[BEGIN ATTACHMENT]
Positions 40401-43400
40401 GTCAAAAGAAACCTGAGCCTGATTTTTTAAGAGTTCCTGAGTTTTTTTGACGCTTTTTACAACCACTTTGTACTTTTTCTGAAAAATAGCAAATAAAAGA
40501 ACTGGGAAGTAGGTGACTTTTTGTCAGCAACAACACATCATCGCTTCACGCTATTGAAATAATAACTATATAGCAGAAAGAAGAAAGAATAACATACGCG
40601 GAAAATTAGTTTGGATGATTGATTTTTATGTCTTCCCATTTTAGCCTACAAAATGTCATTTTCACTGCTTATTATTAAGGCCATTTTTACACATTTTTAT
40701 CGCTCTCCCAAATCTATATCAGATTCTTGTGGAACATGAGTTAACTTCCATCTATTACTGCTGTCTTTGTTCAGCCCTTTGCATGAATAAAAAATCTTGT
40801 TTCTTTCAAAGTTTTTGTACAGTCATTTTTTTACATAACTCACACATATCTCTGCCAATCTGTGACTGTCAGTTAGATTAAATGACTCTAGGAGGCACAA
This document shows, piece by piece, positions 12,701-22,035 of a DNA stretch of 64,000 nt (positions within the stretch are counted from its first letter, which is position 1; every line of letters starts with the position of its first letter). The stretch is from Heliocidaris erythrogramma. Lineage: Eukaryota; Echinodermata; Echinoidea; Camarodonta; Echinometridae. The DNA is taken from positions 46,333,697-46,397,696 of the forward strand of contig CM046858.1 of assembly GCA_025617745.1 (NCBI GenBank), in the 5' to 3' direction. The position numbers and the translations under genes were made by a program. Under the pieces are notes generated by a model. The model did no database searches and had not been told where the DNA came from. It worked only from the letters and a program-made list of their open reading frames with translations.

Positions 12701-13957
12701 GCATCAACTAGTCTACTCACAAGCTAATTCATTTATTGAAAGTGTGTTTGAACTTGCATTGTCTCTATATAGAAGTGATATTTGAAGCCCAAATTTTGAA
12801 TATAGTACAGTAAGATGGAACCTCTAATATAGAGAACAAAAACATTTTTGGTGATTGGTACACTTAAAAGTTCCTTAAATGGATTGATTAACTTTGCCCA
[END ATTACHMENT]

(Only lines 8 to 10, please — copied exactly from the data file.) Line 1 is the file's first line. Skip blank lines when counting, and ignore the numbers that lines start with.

Positions 12701-13957
12701 GCATCAACTAGTCTACTCACAAGCTAATTCATTTATTGAAAGTGTGTTTGAACTTGCATTGTCTCTATATAGAAGTGATATTTGAAGCCCAAATTTTGAA
12801 TATAGTACAGTAAGATGGAACCTCTAATATAGAGAACAAAAACATTTTTGGTGATTGGTACACTTAAAAGTTCCTTAAATGGATTGATTAACTTTGCCCA